Thank you Sheryl for this great album.
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7 of 7 people found the following review helpful By Neptunian Spirit on March 22, 2006
Format: Audio CD
I always liked Sheryl Crow, because even though folks have tried to pigeonhole her sound, Sheryl is about making music that everyone can relate to & enjoy. My boyfriend got me more into Sheryl's music, which prior I used to only jam to on the radio. I purchased Sheryl's whole catalogue & fell in love with her recent release "Wildflower".

To me, "Wildflower" see's Sheryl channeling her idol/mentor, Stevie Nicks' mystical elements to great effect. She started this on 1998's "The Globe Sessions", another personal favorite.

Here, Sheryl spins lyrical tapestries about living in a modern world & doing your best to love yourself & others around you. Musically, the "Nicks" element comes in with the use of different studio effects, various percussion sounds, violins, & at times, quieter guitar work. These, amongst other elements, blend seamlessly to give Sheryl sonics that blend & form to her words rather than the other way around. Her words drive the songs.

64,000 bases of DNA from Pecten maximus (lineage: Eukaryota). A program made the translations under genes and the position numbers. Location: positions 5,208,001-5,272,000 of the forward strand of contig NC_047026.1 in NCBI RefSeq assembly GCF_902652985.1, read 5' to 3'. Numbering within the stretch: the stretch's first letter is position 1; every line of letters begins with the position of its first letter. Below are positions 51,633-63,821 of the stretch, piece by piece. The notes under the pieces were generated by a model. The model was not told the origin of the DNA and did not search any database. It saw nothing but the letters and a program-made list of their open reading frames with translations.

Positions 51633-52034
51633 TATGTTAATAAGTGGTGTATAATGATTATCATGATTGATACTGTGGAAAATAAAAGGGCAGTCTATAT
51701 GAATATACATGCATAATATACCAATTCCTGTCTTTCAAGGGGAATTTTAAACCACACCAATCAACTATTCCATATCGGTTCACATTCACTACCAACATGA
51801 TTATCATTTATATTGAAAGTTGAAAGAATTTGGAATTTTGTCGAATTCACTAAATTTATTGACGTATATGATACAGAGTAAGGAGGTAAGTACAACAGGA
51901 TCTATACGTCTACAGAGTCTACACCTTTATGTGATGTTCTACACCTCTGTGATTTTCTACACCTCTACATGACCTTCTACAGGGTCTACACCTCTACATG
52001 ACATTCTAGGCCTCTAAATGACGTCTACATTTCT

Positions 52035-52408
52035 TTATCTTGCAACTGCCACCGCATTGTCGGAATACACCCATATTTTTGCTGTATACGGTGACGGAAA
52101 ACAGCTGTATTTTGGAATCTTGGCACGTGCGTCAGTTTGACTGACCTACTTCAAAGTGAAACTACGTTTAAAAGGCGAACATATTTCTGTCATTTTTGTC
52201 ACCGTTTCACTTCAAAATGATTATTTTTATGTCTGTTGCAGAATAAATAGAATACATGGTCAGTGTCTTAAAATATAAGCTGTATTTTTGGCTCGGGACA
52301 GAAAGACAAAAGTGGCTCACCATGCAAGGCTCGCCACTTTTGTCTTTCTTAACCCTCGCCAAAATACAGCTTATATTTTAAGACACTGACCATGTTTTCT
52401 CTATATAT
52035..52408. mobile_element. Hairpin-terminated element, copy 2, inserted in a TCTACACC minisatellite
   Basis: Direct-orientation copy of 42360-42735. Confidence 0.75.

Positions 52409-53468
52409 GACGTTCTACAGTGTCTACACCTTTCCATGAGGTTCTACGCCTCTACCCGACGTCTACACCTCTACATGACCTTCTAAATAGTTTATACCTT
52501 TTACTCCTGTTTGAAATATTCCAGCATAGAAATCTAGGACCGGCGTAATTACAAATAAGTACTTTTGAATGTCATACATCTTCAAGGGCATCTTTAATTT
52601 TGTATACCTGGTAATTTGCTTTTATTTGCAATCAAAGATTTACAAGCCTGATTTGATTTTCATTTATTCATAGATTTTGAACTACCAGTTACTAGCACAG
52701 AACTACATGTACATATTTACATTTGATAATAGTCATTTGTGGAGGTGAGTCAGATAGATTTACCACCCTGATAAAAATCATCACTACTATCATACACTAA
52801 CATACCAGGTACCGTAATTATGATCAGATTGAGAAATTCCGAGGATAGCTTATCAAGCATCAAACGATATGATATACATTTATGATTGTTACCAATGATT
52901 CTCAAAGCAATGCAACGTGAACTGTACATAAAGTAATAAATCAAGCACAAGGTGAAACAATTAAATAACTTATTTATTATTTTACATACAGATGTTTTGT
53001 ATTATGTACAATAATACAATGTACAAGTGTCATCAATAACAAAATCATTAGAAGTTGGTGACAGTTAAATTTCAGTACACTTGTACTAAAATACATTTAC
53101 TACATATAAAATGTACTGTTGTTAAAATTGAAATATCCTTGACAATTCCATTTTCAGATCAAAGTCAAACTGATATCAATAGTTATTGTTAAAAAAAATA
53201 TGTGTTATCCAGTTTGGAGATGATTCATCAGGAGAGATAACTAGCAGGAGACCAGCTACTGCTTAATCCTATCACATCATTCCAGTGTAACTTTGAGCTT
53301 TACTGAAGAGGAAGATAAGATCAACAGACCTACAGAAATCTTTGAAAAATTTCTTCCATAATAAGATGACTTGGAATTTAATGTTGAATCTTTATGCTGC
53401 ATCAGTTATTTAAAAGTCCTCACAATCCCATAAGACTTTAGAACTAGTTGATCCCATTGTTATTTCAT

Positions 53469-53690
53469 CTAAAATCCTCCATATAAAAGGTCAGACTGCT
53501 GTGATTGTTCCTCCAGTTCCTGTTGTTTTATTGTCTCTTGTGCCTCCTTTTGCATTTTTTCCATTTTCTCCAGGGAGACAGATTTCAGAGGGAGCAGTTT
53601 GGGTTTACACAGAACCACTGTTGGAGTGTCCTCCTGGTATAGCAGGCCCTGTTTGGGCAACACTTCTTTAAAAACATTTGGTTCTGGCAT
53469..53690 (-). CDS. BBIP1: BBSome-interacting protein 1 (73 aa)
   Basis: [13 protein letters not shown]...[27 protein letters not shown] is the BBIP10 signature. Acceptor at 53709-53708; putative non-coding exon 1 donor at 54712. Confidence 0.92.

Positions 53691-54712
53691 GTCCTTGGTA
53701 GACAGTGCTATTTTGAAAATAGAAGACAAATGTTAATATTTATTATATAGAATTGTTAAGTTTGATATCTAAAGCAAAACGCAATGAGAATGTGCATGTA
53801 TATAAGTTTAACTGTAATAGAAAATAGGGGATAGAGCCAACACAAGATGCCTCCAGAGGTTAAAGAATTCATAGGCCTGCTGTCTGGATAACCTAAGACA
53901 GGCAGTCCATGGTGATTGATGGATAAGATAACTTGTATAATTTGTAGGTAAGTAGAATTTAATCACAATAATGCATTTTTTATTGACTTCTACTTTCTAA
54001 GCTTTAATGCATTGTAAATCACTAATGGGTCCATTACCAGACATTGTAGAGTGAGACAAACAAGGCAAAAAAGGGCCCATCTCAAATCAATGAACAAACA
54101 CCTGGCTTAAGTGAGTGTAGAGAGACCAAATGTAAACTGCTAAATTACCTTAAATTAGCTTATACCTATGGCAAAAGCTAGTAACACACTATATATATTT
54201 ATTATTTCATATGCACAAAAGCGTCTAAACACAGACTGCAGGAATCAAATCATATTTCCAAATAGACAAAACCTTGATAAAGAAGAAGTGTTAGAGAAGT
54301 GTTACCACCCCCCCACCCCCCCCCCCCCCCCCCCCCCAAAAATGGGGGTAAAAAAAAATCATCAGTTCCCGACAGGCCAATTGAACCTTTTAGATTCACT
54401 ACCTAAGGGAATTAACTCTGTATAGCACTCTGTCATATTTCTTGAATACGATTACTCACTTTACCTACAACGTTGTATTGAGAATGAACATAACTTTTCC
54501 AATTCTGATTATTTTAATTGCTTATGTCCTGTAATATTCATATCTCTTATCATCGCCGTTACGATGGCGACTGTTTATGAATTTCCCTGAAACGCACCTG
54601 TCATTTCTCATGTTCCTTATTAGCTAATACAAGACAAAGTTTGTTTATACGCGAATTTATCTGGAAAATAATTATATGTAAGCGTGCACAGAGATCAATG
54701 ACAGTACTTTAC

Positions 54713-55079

"Chances Are" is probably one of the best songs here. In this cut, Sheryl talks about human evolution, "hybrid lives" specifically. In a fashion how she, and ourselves have all become disconnected from the world due to the fast pace in which we move. This is written in such a way that, it doesn't come off as pretetntious, but more of a warning or a call to show us what is happening.

Other songs deal with the complications of love, in it's various forms or another. The title track is a utterly beautiful, which finds Crow singing in a higher, yet hushed tone telling of a lover whose existence in her life, is that of (you guessed it) a rare wildflower. I found that euphenism to be rather simple & for me something I could relate to on a personal level with my current relationship.